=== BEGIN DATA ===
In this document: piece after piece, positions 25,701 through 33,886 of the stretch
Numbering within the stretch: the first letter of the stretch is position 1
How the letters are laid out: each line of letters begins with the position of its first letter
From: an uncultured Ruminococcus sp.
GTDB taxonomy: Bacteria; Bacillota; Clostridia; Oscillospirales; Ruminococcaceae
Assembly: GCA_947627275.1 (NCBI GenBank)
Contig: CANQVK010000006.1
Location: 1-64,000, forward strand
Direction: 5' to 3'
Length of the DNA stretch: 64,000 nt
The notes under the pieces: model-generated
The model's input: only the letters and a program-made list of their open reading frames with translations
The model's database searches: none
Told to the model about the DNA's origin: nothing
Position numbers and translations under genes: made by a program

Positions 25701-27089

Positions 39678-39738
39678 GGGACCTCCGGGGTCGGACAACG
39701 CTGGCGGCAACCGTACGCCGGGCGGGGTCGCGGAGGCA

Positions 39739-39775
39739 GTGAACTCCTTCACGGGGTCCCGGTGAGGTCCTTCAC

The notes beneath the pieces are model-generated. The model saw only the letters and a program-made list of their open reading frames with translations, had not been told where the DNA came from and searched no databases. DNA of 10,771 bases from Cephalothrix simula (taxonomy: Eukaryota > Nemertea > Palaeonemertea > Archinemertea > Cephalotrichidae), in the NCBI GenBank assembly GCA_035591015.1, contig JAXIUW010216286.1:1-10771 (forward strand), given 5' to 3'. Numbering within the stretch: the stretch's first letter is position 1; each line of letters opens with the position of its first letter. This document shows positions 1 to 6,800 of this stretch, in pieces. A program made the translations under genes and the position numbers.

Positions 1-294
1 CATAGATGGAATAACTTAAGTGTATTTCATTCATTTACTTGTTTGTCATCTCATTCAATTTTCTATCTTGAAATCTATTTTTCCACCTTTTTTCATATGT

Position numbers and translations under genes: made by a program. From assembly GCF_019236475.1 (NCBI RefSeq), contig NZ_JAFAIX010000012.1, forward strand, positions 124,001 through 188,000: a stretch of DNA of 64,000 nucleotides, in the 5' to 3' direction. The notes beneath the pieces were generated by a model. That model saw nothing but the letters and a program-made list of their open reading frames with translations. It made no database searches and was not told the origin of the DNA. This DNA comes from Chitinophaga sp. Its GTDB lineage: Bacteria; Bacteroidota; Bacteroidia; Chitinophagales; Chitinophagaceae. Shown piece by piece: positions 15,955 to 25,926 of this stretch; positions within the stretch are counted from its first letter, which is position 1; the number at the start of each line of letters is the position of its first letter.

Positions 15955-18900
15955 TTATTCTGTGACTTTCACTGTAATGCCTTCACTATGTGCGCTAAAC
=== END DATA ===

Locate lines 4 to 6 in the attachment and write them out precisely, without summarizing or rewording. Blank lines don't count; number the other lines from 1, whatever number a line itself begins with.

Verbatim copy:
From: an uncultured Ruminococcus sp.
GTDB taxonomy: Bacteria; Bacillota; Clostridia; Oscillospirales; Ruminococcaceae
Assembly: GCA_947627275.1 (NCBI GenBank)